We would immediately recognize that modalism they would be defending, and which, is even contained in the vague explanation of his personal beliefs. As I close this out, for now, we turn to The Man, His Ministry, and His Movement by Jerry L. Buckner and his Concerns About the Teachings of T.D. Jakes.

Buckner explains to us [circa 2000] that:

CRI [Christian Research Institute] has received two e-mails sent by T. D. Jakes Ministries to people inquiring about that subject. One e-mail response is that “Bishop T. D. Jakes and The Potter’s House of Dallas believe there is one God who manifest [sic] Himself in the Trinity — Father, Son, and Holy Spirit. We have never denied the Trinity, and we are disappointed that anyone would misunderstand or misrepresent us.”

The meaning of the term Trinity, according to historic Christianity, is that within the nature of the one God co-exist three equal and eternal persons — Father, Son, and Holy Spirit. T. D. Jakes Ministries and historic Christianity both use the word Trinity, but the meaning of the word appears to be different.

Walter Martin taught us that we must scale the language barrier of the cults. We must recognize the reality that unless terms are defined, a semantic jungle will envelope us, making it difficult, if not impossible, to properly contrast orthodox Christianity with teachings outside it. (Online source)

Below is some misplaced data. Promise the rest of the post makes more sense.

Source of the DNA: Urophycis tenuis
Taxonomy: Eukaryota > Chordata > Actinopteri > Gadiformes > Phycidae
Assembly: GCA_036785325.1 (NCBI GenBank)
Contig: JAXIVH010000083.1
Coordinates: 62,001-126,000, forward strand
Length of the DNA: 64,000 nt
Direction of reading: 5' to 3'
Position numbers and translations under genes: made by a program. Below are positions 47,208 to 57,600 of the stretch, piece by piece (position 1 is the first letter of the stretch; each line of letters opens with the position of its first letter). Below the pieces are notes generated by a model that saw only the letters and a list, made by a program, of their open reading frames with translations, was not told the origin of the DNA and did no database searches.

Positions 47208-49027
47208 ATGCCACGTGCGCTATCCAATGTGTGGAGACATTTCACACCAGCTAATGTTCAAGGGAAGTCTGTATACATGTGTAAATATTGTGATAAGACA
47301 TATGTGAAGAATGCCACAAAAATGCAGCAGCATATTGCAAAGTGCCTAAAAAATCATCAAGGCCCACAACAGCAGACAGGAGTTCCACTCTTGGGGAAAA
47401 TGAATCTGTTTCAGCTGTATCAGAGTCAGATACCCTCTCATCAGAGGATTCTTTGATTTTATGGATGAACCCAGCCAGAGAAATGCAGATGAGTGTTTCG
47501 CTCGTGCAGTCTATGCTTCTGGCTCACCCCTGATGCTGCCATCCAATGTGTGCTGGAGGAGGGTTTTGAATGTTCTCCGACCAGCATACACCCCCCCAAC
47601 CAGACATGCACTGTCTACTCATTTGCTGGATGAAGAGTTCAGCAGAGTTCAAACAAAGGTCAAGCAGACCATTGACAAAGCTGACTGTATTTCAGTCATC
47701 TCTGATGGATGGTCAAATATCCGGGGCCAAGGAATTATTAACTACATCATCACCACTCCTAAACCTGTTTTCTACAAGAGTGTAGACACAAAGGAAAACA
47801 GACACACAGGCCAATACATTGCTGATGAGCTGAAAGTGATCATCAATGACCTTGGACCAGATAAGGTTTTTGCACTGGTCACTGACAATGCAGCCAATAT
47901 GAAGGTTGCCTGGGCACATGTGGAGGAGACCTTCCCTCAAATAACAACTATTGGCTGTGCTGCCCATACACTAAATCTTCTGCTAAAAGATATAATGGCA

Of course hiding in the shadows of the semantic jungle is precisely what spiritually spineless postmoderns love to do. Buckner then informs us:

On the T. D. Jakes Ministries Web site, an older but still accessible version of their Statement of Faith reads, “There is one God, creator of all things, infinitely perfect, and existing in three Manifestations: Father, Son, and Holy Spirit.” Their current doctrinal statement has been altered somewhat to read: “THREE DIMENSIONS OF ONE GOD (1 John 5:7, Matt. 28:19, 1 Tim. 3:16)” — “We believe in one God, who is eternal in His existence, Triune in His Manifestations, being both Father, Son and Holy Ghost AND that He is Sovereign and Absolute in His authority.”

The position taken by T. D. Jakes Ministries remains problematic. The problem lies in the word “manifestation.” Manifestation is a modalistic term often used by Oneness Pentecostals. Modalism views Father, Son, and Holy Spirit as different modes of God’s activity rather than three separate persons.

Jakes was interviewed in August 1998 by Living by the Word (LBTW) ministry. This interview was aired on KKLA 99.5 FM in Los Angeles. During this interview, Jakes said, “We have one God, but He is Father in creation, Son in redemption, and Holy Spirit in regeneration.”

This wording is identical to the Oneness Pentecostal view as described by David K. Bernard, pastor of New Life United Pentecostal Church (UPC), in his book The Oneness of God: “A popular explanation of Father, Son and Holy Ghost is that there is one God who has revealed [i.e., manifested] Himself as Father in Creation, Son in redemption and Holy Ghost in regeneration.” (Online source)

I have stated elsewhere that my first area of ministry as I entered the fields of apologetics, counter-cult evangelism, and Comparative Religion 24 years ago was Oneness Pentecostalism; so, from having specifically studied the mythology of David Bernard, I can tell you Buckner’s salvo is dead-on-target.